Now this is going to be the last pile of books that I have bought you will be seeing for a while as I have decided to now officially test myself and see how long I can go without buying a book. There are a few reasons for this. The main one (at the moment) is that I am seriously considering, and I have mentioned this a few times of late, seeing if I could manage not to buy a single book in 2010. Pick your jaws up off the floor, or the pages of your book, I am being quite serious. Could I spend a year not buying any books at all? At the moment I am in the ‘yes I could’ camp, mind you shortly you will see a picture that will make you all say ‘pah… as if’.

There are two more factors one of which has been watching Verity of The B Files curbing, well actually stopping, her spenditure on books which is making for really interesting reading and she is doing amazingly well. The other factor is my own binge spending knows no limits; as can be shown by the array of books I came back with from the north last weekend. Do note I didn’t spend more than 50p on a single book in fact most of them were 25p. That’s what I love about it up home in the north everything is cheaper even the second hand shops. It also illustrates why it’s best I don’t live there. As you will see though every book had a reason for being bought…

The Final Book Binge?

  • The Story of Lucy Gault – William Trevor (Gran keeps telling me its his best)
  • The Ghost Road – Pat Barker (I like paperbacks normally but this Man Booker winner I never find and like the Trevor above was 25p for a hardback)
  • Surfacing – Margaret Atwood (I love this green Virago edition)
  • The Tortoise and the Hare – Elizabeth Jenkins (everyone’s recommended it to me)
  • The Body of Jonah Boyd – David Leavitt (really hard to get hold of new which I have been wanting to for ages)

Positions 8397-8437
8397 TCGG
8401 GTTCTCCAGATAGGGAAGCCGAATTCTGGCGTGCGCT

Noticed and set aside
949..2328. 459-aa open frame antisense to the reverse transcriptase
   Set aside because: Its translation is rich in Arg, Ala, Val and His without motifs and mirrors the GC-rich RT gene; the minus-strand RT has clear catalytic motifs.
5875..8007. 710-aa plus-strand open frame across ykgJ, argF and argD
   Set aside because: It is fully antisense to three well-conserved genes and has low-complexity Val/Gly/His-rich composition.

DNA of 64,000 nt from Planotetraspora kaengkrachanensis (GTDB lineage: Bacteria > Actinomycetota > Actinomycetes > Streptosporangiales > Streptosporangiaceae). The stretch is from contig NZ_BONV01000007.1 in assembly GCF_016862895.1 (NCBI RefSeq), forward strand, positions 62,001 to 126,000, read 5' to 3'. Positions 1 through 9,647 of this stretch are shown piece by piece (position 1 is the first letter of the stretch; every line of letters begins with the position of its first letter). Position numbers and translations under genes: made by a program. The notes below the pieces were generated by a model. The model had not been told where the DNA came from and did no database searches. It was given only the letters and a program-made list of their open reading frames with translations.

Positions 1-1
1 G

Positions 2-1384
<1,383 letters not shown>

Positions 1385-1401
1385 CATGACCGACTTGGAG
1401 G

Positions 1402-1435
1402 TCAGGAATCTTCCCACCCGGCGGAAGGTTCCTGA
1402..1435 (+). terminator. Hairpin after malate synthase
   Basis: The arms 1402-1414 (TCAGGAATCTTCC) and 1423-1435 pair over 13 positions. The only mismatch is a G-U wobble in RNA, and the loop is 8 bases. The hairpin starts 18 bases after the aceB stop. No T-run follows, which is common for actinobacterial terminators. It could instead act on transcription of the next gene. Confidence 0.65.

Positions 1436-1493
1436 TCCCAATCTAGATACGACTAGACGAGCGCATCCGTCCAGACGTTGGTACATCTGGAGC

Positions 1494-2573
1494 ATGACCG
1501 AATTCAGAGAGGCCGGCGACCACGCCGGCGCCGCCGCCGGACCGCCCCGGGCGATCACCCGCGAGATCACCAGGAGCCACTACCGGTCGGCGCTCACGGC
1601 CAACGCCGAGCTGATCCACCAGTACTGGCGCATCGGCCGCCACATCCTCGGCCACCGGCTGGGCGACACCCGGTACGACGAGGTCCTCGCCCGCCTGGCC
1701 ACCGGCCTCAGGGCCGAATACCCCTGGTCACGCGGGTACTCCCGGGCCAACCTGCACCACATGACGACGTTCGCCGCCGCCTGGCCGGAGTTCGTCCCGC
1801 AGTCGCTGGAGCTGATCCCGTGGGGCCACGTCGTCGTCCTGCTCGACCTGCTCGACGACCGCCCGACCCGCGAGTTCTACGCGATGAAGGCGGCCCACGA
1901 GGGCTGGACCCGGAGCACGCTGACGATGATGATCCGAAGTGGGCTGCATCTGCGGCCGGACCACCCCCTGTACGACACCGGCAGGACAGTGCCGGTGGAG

• Instances of the Number 3 – Salley Vickers (am planning a Vickers binge)
  • Dubliners – James Joyce (no luck with Ulysses lets try this)
  • Incendiary – Chris Cleave (meant to get this from publishers but Royal Mail strikes mean it’s gotten lost and if does turn up I can do a giveaway, I also loved The Other Hand)
  • Queens – Pickles (this is an out of print book that came out in the 80’s and describes the underground gay scene in London and the secrecy is also very, very funny apparently)
  • After You’d Gone – Maggie O’Farrell (have been wanting to read more of her since The Vanishing Act of Esme Lennox which was superb)
  • Mr Golightly’s Holiday – Salley Vickers (another one for the Vickers binge)
  • Gigi & The Cat – Colette (an author always wanted to read)
  • To Love & Be Wise – Josephine Tey (want to read one Tey book before start Nicola Upson’s books where Josephine is the main character)
  • The Blessing – Nancy Mitford (just because it’s Nancy Mitford need I say more?)
  • A Fine Balance – Rohinton Mistry (several people have said this is one of their favourites)

Now in total this book binge came to the whopping price of £4.75!!! An utter bargain, but then I have to think actually in reality how long will it take me to read all these fifteen books? It’s that which makes me think maybe, just maybe, I should try and not buy anything next year. After all I get review copies in the post so that’s latest books covered, there is always the library which I am using more often now but not making the most, plus I do own over 600 books I haven’t read. There are also gifts and swaps. As the picture below demonstrates…

Gifts and Swaps

Only at book group on Thursday did Kimbofo give me a copy of David Vann’s ‘Legend of A Suicide’ which I have been really hankering after. Novel Insights sent me a surprise gift copy of The Search for Delicious by Natalie Babbit from Amazon after she saw I had loved Tuck Everlasting. Also through ReadItSwapIt I have rid myself of some books I thought were duds but other people wanted and gotten Salt and Saffron by Kamila Shamsie and, another book for the Salley Vickers binge, Where Three Roads Meet. So could this be the very last book binge? Well I cant say for definate as if I am not to buy a book throughout the whole of 2010 I may need one final mass binge to see me through. For now though let’s just see how the rest of November goes and if I can manage that small amount of time!

Have you been on a book binge of late? Are you under a book ban? How do you cope with the guilt after a binge, if you have any, or the restraint a ban takes? Have you read any of the above? Have you any advice for me? Should I try a year with no book buying?